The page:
By Sean Gilbert, UK
I've been playing about on 6m (50 MHz) lately and have noticed a rather strange phenomena with regard to my somewhat limited antennas. For 6 (and Band I TV) I use a simple home made aluminium dipole, made from an old scrap antenna. this exhibits a nice low SWR at resonance and is fed with 50 ohm coax.

This dipole is mounted as high as I can get it in my attic and has allowed me to work 60 countries on 6m, but a couple of weeks ago I pressed the wrong button and found myself using my 18/24 MHz inverted vee dipole (also in the attic, about the same height and same orientation as the standard half wave dipole for 50 MHz) for receive.

I noticed that signals seemed to be rather strong on this antenna, and in fact were considerably stronger than on the 'proper' dipole.

This seemed rather strange given that it is not exactly resonant on 50 MHz. However, further investigation showed that the increase in signals was only apparent when the signal was coming from the North or South (the signals I had listened to were from Spain), which is 'off the end' of the 50 MHz dipole and hence is the lowest signal pickup point for that antenna.

Now as I said, the inverted Vee is pointing in the same direction but gives a very noticeable increase in N/S signals, whilst being weaker than the half wave in all other directions. I can only put this down to the fact that the inverted vee is acting like a 3/2 wavelength dipole at 50 MHz. thus giving it some gain and altering it's radiation pattern, and also being an inverted vee there are probably some vertically polarized signals getting through. I notice a similar difference on the HF bands when switching between the vertical and the indoor wires. One will be better than the other for a particular signal. but it is always worth trying the other antenna as on a number of occasions I have been surprised by which antenna is yielding the most readable signals.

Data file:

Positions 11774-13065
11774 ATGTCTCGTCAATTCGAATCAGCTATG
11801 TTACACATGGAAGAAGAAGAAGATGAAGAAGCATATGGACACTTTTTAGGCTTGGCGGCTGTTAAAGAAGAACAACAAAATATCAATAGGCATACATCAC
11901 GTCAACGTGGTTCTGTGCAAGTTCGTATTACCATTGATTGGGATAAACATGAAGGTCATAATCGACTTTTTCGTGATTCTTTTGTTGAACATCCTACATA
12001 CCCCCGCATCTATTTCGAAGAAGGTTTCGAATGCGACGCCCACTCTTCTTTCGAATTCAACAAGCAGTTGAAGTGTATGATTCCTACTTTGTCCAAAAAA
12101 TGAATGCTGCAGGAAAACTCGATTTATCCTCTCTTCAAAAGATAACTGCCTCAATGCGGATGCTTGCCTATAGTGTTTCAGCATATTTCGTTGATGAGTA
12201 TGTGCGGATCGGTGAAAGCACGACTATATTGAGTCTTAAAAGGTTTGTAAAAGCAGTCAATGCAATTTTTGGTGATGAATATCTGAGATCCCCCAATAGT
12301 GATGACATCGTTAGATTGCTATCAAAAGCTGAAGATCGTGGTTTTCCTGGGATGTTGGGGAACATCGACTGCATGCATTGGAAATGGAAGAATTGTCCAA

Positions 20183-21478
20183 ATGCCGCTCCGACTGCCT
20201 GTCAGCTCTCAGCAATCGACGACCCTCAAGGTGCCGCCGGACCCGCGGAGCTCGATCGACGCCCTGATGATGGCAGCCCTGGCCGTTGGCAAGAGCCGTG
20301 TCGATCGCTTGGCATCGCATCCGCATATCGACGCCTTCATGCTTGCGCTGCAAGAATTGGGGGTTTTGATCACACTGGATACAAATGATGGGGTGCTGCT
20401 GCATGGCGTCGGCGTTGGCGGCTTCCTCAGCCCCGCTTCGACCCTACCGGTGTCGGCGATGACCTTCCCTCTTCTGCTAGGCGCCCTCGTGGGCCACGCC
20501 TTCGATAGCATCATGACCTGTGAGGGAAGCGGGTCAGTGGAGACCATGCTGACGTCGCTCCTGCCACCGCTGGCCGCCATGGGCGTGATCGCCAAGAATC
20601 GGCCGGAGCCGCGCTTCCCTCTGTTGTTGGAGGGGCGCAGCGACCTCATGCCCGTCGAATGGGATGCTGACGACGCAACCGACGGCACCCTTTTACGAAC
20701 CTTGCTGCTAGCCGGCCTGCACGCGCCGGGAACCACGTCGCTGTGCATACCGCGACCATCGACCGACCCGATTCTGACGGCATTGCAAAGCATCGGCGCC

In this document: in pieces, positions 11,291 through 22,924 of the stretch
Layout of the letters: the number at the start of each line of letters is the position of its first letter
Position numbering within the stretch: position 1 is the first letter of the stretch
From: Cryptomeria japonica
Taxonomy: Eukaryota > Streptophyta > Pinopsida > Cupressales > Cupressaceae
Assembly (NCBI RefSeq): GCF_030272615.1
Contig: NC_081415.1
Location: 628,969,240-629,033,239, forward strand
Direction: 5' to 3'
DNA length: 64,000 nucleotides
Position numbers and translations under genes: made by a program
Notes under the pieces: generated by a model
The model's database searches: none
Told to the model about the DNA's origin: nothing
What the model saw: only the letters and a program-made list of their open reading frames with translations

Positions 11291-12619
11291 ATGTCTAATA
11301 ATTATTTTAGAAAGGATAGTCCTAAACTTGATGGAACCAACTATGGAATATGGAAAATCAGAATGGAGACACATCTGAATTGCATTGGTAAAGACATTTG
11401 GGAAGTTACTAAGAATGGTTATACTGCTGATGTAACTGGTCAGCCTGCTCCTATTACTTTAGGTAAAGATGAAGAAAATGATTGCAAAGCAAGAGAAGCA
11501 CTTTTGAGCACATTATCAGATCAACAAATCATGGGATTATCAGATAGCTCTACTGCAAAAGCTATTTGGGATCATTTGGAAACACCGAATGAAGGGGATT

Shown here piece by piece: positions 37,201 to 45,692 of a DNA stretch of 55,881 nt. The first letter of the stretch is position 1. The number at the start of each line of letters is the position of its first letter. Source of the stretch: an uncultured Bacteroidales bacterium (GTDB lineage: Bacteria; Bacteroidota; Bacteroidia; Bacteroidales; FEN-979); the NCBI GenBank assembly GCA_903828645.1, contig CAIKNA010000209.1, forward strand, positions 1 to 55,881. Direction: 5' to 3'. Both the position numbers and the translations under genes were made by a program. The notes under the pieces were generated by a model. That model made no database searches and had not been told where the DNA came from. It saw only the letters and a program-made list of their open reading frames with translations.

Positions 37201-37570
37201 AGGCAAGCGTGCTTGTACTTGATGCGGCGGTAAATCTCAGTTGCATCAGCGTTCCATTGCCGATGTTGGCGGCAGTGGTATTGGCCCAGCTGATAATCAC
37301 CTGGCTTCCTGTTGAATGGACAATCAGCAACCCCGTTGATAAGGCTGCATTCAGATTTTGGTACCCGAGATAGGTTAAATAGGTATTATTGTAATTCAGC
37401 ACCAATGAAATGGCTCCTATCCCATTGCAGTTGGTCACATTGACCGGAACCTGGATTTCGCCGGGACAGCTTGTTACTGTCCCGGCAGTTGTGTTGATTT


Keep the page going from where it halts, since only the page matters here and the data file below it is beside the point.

The moral of this long winded story? Try to ensure you always have at least 2 antennas to choose from, it may make the difference between hearing a new one and just listening to static (as I found out a couple of years ago when I heard ABC on 120m when I was disconnecting the antenna! Plugged in I couldn't hear it, but just using the centre conductor of the feeder as a random wire allowed it to become audible. Ever since then I have had at least 2 different sorts of antenna connected and it has paid off on numerous occasions!

Sean D. Gilbert, United Kingdom, September 2003

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